On a grander scale, though, “Clarice” is unnecessarily overcomplicated from the beginning. The series is trying to tell two stories, with one narrative about Clarice’s trauma, her forced meetings with a hostile therapist, and her tendency to mix up her present-day reality with her memories of the shootout with Bill in his basement, and the other about the episodic cases VICAP investigates, like that secessionist leader and possible corruption in the Baltimore Police Department. They don’t quite gel, and the problem is not just overly twisty writing and an uncompelling main mystery, but Clarice’s overall characterization and Breeds’ performance. Perhaps it’s the show’s overreliance on flashbacks and fantasy sequences, but Clarice in the present day feels hollow, like Breeds is going through the motions of deep psychological agony rather than truly communicating them. Her Clarice eats a lot of candy, and works out a lot to heavy metal, and defies direct orders from Krendler. But you don’t get a sense of what drives her each day, or what still horrifies her about the showdown with Bill. 

“Clarice” recreates the nightmarish imagery of a show like “Hannibal,” with a fantasy sequence where Clarice imagines a woman’s hand thrusting out of the thorax of a death’s head moth, numerous glimpses into Buffalo Bill’s work room, with his sewing machine stitching together human flesh, and flashbacks into Catherine’s screams coming from the bottom of a dry well. Yet those images are so divorced of their impact, and so overused, that they irritate in their repetition rather than enlighten. And because Breeds doesn’t bring much lived-in depth to her Clarice, the series’ continual referencing of the events of the film—and Foster’s performance within it—don’t do her any favors.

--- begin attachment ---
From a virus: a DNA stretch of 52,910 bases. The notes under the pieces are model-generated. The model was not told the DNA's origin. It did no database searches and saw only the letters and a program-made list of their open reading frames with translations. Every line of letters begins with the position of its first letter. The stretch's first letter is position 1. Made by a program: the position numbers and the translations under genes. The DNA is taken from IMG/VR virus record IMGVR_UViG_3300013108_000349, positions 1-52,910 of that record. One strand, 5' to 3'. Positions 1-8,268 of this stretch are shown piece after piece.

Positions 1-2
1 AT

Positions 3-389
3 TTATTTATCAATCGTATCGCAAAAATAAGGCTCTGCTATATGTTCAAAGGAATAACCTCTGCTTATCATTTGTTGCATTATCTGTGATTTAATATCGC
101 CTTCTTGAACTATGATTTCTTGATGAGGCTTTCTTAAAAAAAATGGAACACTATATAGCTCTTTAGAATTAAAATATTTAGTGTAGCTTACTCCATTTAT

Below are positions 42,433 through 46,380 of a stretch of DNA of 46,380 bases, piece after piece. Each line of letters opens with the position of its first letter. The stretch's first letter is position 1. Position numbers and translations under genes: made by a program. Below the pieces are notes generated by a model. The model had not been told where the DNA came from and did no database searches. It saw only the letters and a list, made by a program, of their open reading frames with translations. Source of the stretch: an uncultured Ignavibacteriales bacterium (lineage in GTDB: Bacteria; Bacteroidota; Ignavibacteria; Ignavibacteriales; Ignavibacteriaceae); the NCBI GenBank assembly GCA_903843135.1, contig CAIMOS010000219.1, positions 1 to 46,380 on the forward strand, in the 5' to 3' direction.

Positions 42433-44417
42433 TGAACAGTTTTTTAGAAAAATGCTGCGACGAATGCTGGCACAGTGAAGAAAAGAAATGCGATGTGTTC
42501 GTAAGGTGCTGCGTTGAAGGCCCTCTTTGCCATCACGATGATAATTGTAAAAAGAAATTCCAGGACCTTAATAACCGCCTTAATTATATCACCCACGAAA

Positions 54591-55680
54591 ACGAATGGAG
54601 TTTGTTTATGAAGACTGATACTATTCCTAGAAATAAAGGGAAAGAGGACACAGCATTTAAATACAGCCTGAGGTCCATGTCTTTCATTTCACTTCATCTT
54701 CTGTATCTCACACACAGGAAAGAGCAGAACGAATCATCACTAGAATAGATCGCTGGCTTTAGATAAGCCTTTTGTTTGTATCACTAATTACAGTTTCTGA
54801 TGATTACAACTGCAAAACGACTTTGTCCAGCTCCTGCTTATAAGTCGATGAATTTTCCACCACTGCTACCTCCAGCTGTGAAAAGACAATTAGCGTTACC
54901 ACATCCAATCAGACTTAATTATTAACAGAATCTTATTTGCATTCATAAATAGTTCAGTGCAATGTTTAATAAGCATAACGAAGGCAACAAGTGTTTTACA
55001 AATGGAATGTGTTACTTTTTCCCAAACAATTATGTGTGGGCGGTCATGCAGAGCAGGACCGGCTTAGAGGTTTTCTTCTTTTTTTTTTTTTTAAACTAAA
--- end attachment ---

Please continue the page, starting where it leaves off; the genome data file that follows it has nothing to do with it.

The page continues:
“Clarice” raises the same question that so many reboots and remakes and sequels do: So what? Why return to a property like “The Silence of the Lambs” unless you have something new to say about it—about investigative work, or about the role of psychological profiling in our justice system, or about the different lived experiences of men and women who serve as officers of the law, or about how the lingering impact of trauma collapses our sense of ourselves? Maybe “Clarice” will eventually get there, but in its first three episodes, it doesn’t make much of a case for its return to this world or this character.

First three episodes screened for review.


Roxana Hadadi

Roxana Hadadi is a film, television, and pop culture critic. She holds an MA in literature and lives outside Baltimore, Maryland.